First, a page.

Mark 9:1 “And he said unto them, Verily I say unto you, That there be some of them that stand here, which shall not taste of death, till they have seen the kingdom of God come with power.”
When would it come? He says in the lifetime of some of those to whom Jesus was speaking. Not thousands of years later, but before some of them tasted of death. Some of them died before it came, but Jesus says some of them did not. They were still alive. That means it wasn’t very far away.
So, when did it come? When was the kingdom established? Notice that Jesus said that it would come during their lifetime, and it would come with power. Do we ever read of any of these people to whom Jesus was speaking seeing power fall from heaven? Sure we do. Let’s narrow it down. Just before ascending back to heaven, Jesus told His same disciples who were with him in Mark 9:1 this:
Luke 24:49 “And, behold, I send the promise of my Father upon you: but tarry ye in the city of Jerusalem, until ye be endued with power from on high.”
The “promise” that He spoke of refers to the Holy Spirit. We’re getting closer.
Acts 1:8 “But ye shall receive power, after that the Holy Ghost is come upon you…”
Well, when did that happen? Go forward just a few days and one chapter.
Acts 2:1-4 “And when the day of Pentecost was fully come, they were all with one accord in one place. And suddenly there came a sound from heaven as of a rushing mighty wind, and it filled all the house where they were sitting. And there appeared unto them cloven tongues like as of fire, and it say upon each one of them. And they were all filled with the Holy Ghost, and began to speak with other tongues, as the Spirit gave them utterance.”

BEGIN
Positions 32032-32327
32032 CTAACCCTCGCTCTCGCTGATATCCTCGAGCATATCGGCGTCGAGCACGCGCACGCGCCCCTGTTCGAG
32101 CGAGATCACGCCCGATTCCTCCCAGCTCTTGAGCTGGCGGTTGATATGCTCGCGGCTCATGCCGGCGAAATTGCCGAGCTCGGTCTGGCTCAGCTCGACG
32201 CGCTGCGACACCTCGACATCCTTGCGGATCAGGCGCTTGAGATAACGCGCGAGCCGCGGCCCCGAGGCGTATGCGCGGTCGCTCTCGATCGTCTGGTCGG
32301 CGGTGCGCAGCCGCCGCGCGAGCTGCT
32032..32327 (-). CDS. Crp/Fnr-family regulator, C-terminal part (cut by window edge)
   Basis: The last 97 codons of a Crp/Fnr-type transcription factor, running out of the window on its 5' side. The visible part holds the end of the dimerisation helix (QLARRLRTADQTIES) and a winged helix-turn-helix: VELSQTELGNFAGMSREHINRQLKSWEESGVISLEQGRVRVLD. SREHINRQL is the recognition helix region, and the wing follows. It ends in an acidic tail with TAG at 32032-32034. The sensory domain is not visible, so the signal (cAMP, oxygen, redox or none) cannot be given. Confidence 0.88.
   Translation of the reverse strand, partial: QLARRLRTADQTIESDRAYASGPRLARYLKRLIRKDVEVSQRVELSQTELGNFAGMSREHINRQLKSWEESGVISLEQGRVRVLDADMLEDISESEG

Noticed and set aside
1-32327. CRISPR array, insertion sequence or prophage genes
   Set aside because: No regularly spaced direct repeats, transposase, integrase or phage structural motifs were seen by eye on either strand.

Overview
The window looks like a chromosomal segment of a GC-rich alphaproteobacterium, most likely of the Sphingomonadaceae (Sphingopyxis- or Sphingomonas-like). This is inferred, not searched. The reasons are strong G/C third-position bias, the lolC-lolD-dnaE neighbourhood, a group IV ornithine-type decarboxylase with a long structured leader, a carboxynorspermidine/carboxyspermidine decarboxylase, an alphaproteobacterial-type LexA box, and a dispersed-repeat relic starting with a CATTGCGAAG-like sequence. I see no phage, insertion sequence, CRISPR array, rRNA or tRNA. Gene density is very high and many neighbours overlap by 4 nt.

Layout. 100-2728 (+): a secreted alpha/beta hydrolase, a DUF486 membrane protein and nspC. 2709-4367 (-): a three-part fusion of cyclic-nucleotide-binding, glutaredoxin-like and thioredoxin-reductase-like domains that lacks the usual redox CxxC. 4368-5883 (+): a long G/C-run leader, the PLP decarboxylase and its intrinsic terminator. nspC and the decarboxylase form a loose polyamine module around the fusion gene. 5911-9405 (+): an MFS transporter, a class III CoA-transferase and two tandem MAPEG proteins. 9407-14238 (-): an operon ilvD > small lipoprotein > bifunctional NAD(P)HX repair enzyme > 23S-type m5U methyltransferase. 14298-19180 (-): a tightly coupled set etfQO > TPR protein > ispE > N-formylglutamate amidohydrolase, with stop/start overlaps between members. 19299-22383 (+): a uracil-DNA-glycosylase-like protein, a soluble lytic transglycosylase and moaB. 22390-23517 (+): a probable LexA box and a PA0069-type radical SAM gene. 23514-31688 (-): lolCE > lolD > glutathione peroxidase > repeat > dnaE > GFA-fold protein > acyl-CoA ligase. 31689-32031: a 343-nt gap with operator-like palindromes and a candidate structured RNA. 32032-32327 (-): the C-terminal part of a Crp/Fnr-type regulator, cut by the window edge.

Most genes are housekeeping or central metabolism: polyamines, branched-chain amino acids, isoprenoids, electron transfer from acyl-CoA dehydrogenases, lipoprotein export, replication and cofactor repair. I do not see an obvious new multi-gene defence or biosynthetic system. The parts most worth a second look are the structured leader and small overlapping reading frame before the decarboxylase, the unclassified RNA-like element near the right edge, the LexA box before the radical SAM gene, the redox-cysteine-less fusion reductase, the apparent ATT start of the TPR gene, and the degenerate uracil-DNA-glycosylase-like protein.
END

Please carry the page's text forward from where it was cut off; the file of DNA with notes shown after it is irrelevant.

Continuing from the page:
There’s the power that was brought by the Holy Spirit, fulfilling the promise of the Father. And what did Jesus say would come “with power”: The kingdom. When did it come: on the day of Pentecost. When was that: in the first century, around the year A.D.33. What kingdom was in power at that time: Rome, Caesar; the fourth in this line of kingdoms of which Daniel spoke.
So, the Holy Spirit came with power upon the disciples on the day of Pentecost. Jesus told them that in their lifetime the kingdom would come with power. But someone says that was the church that came there on the day of Pentecost in Acts 2–the church, not the kingdom. Note the words of Jesus in this familiar passage:
Matthew 16:18-19 “And I say also unto thee, That thou art Peter, and upon this rock I will build my church; and the gates of hell shall not prevail against it. And I will give unto thee the keys of the kingdom of heaven…”
Yes, Jesus built His church and it came in the lifetime of His disciples. What do keys do: they let you inside. In other words, the church would be established and Peter would use the keys of entrance to the kingdom. (You see that the church and the kingdom are used interchangeably.) Isn’t that exactly what happened on Pentecost? The church was established and Peter preached the first gospel sermon that resulted in more than 3,000 people being baptized into Christ, saved from their sins and added to the church. With that in mind, read what Paul wrote:
Colossians 1:12-14 “Giving thanks unto the Father, which hath made us meet to be partakers of the inheritance of the saints in light: Who hath delivered us from the power of darkness, and hath translated us into the kingdom of his dear Son: In whom we have redemption through his blood, even the forgiveness of sins:”
That is exactly parallel with Acts 2. When they were made free from sin, they were translated into the kingdom. When they received the remission of their sins in Acts 2, the Lord added them to the church.
You see, the kingdom came 2,000 years ago and you can be in it today. The doctrine of “dispensational premillennialism” is so popular, so widely embraced and so often taught by the televangelists of our day. But, friend, it is patently false. It misunderstands the very nature of the kingdom, just as the Jews of Jesus’ own day misunderstood it. Even His disciples did not have a very clear understanding of the kingdom. Jesus said that His kingdom was “not of this world” (John 18:36). Well, if it’s not like other kingdoms, what kind of kingdom is it? Where is it? How does it exist and how can I be a part of it? Lord willing, we’ll take up those questions in our next study.